After signing nondisclosure agreements with Chinese Communist Party affiliated electric vehicle manufacturers Gotion Inc. and Contemporary Amperex Technology Co. Ltd., Michigan U.S. Rep. Elissa Slotkin has authored a bill that would give the federal government increased authority to scrutinize the national security implications of such companies.

If passed into law, the Protecting Against Foreign Adversary Investments Act expands Committee on Foreign Investment in the United States authority to conduct national security reviews of significant real estate purchases by foreign entities of concern, which includes companies based in adversarial countries such as China, Russia, Iran, and North Korea.

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Slotkin told The Detroit News the intense local opposition to the proposed Gotion EV battery plant outside Mecosta County’s Big Rapids inspired her to write the bill. The 260-acre, $2.4 billion manufacturing facility was approved by Gov. Gretchen Whitmer for $715 million in taxpayer-funded incentives as well as a 30-year property tax abatement.

“A lot of the impetus for this bill came from the local debate around this plant,” Slotkin said. “We need an objective way to do a national security review before big purchases by governments of concern.”

As noted last week in The Midwesterner, Slotkin signed a nondisclosure agreement with Gotion, requiring her to keep the secrets of the Chinese companies and their affiliation with state government.

The Senate candidate conceded to the News that her bill would not impact Gotion or CATL “because there are constitutional limitations on going after completed deals.”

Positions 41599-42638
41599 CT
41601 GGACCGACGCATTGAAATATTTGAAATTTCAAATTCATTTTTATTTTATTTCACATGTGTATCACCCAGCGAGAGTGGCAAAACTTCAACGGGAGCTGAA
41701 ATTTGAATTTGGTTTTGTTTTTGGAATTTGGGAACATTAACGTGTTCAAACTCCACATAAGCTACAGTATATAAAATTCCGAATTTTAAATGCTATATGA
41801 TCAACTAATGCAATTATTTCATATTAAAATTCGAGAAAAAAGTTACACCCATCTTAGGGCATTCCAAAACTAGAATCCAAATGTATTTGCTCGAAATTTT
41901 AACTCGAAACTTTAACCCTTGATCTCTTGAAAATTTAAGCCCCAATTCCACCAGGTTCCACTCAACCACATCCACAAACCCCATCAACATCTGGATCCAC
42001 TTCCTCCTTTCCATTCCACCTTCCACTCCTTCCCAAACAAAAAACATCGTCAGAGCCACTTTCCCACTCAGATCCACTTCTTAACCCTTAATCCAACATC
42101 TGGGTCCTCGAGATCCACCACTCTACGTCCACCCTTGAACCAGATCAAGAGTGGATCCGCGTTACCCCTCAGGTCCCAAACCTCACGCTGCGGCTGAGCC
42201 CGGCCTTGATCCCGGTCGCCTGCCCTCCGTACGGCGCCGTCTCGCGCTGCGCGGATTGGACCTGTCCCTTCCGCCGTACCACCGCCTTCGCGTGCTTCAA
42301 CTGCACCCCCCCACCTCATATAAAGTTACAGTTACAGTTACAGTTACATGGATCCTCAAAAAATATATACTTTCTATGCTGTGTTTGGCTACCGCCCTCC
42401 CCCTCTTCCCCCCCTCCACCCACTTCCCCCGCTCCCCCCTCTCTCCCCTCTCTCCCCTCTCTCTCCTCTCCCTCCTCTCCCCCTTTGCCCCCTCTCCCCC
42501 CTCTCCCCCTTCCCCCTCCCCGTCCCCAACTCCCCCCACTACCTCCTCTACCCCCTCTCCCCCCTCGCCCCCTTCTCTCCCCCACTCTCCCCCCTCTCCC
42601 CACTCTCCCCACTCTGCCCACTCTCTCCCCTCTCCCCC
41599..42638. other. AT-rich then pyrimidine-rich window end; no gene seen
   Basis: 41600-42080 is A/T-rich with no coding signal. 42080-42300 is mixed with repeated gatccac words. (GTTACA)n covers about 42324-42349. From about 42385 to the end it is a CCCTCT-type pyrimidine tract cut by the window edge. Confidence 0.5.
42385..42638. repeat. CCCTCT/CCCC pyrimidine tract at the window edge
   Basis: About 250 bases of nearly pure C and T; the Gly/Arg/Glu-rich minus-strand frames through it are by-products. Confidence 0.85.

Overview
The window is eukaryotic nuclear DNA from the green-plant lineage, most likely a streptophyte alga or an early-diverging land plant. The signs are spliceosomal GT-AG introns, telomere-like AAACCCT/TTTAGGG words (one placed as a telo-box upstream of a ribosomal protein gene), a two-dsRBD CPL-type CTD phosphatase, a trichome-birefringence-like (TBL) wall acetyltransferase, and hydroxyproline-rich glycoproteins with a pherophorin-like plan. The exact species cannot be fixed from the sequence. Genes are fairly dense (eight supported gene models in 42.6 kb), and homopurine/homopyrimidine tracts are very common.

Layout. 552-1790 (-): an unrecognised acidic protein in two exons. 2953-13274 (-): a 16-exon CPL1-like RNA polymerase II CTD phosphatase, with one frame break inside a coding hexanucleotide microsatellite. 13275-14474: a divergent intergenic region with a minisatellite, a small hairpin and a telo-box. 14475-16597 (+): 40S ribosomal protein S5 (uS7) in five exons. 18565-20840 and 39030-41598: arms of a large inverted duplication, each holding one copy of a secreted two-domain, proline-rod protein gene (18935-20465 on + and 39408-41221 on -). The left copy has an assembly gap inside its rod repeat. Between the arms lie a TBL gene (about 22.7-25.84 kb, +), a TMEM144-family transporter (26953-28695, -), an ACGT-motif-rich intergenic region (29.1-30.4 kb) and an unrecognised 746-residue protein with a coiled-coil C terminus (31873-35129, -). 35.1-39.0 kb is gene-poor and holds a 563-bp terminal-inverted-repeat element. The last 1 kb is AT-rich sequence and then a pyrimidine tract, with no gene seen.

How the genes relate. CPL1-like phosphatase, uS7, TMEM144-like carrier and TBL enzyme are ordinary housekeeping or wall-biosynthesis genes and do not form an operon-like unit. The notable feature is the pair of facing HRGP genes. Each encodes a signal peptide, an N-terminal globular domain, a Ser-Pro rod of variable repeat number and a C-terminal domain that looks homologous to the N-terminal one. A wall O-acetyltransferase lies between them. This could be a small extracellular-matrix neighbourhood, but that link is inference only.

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“Elissa Slotkin is making a desperate attempt to cover for her fellow comrades Curtis Hertel and Kristen McDonald Rivet who sold out Michigan to the Chinese Communist Party. Slotkin’s bill doesn’t actually do anything to stop their sketchy deal. It’s too little, too late,” National Republican Congressional Committee Spokesman Mike Marinella said.

Michigan Sens. Debbie Stabenow and Gary Peters are introducing companion legislation in the Senate.

“This bipartisan bill addresses an important concern for our national and economic security,” Slotkin said in a statement. “While foreign investment in the U.S. can support much-needed economic development, jobs and innovation, it can also threaten our national security. To address that risk, we need to have official national security experts review these land purchases with clear-eyed expertise, and without fear or favor. The CFIUS panel already reviews corporate acquisitions and a limited number of real estate deals. This bill will give the experts at CFIUS the ability to examine a much broader set of real estate transactions. This means we can stop purchases that pose an actual risk to national security – and give comfort to Americans that new projects in their communities have been carefully examined by national security professionals.”